Explaining their decision to appear as a family, Stoney said: “I think it’s really important. I think families are very different now – single parents, same-sex couples. For me it’s all about the environment you create.”

Jason Collins

Retired American basketball star and LGBT activist Jason Collins confirmed he was gay in 2013.

At the time Collins wrote: “I’m a 34-year-old NBA center. I’m black. And I’m gay.

“I didn’t set out to be the first openly gay athlete playing in a major American team sport. But since I am, I’m happy to start the conversation.”

More recently, Collins has focussed on LGBT activism in addition to his sports career, spearheading the United Nations ‘Free & Equal’ video campaign, and commemorating murdered gay teenager Matthew Shepard during a match.

Michael Sam

Sam became the first openly gay player in NFL history when he came out as gay last year – and has since had brief spells with the NFL’s St Louis Rams, the Dallas Cowboys, and Canadian Football League’s Montreal Alouettes.

However, he crashed out of the sport last month citing mental health issues, and has since re-enrolled in school.

Sadly, he went on to admit his career might have gone better if he had stayed in the closet.

“I’m not going to say [if it impacted my career]. But it probably would have been better for me if I didn’t come out. I would be on a roster.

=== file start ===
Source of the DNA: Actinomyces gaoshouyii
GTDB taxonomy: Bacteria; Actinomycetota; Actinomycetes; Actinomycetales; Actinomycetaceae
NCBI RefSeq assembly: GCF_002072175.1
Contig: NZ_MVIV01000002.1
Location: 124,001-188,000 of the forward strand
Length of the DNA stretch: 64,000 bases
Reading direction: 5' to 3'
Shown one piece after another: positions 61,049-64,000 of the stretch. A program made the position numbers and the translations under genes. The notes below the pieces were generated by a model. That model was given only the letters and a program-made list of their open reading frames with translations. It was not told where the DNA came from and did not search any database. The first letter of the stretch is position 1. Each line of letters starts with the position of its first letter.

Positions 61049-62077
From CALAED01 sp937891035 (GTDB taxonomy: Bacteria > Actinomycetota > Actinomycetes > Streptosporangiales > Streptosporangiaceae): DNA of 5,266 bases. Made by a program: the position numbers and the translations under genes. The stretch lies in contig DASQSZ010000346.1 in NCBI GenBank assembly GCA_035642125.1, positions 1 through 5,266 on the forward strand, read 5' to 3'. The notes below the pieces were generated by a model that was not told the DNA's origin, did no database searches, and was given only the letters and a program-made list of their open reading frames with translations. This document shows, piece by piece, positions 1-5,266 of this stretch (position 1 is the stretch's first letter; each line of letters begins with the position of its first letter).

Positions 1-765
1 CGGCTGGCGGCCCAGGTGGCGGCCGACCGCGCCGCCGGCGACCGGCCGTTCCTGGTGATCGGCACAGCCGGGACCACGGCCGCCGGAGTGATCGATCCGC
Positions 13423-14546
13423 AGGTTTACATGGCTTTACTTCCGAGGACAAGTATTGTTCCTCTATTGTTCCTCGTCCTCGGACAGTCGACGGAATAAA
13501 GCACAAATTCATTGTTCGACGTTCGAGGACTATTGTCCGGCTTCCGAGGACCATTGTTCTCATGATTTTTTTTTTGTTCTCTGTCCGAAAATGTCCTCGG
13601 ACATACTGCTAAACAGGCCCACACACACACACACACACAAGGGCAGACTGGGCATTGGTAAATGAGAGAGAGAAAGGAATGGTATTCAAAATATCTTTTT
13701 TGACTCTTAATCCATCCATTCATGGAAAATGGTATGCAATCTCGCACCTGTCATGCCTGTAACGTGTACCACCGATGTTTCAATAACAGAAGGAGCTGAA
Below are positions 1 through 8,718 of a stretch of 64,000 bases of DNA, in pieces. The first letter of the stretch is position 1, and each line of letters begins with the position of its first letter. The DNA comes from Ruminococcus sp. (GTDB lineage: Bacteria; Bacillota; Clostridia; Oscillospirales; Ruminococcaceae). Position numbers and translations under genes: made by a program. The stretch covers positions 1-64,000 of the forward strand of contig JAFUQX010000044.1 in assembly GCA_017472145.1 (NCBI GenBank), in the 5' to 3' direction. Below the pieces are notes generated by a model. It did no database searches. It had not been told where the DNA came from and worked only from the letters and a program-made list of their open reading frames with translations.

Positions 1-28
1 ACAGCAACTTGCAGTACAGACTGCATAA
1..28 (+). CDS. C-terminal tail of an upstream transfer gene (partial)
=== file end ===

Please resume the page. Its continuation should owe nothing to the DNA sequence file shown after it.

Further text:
“But, as I said, I have no regrets whatsoever.”

Click next to see more.

Caitlyn Jenner

In April, former Olympian Caitlyn Jenner sat down with Diane Sawyer for a televised interview – announcing to nearly 17 million viewers that she was transitioning.

One month later, Jenner introduced herself to the world with her historic Vanity Fair cover.

“If I was lying on my deathbed and I had kept this secret and never ever did anything about it, I would be lying there saying, ‘You just blew your entire life.’”

Last month, a court approved Jenner’s legal name and gender change.

Robbie Rogers 

The LA Galaxy footballer came out in a blog post in 2013.

“I always thought I could hide this secret. Football was my escape, my purpose, my identity. Football hid my secret, gave me more joy than I could have ever imagined… I will always be thankful for my career,” he wrote.

“I will never forget the friends I have made a long the way and the friends that supported me once they knew my secret.”

The sportsman has since branded it “insane” that countries like Qatar and Russia, which have very poor records on LGBT rights, are allowed to host the World Cup.

Ian Thorpe

The five-time Olympic gold medallist swimmer, 31, revealed last year in an interview with Michael Parkinson that he is gay.

Thorpe had previously vehemently denied rumours about his sexuality, saying that he struggled to tell the truth after “the lie became too big.”

“I’ve wanted to [come out] for some time. I didn’t feel I could. Part of me didn’t know if Australia wanted its champion to be gay,” he said.

“I’m comfortable saying I’m a gay man. And I don’t want young people to feel the same way that I did. You can grow up, you can be comfortable and you can be gay.”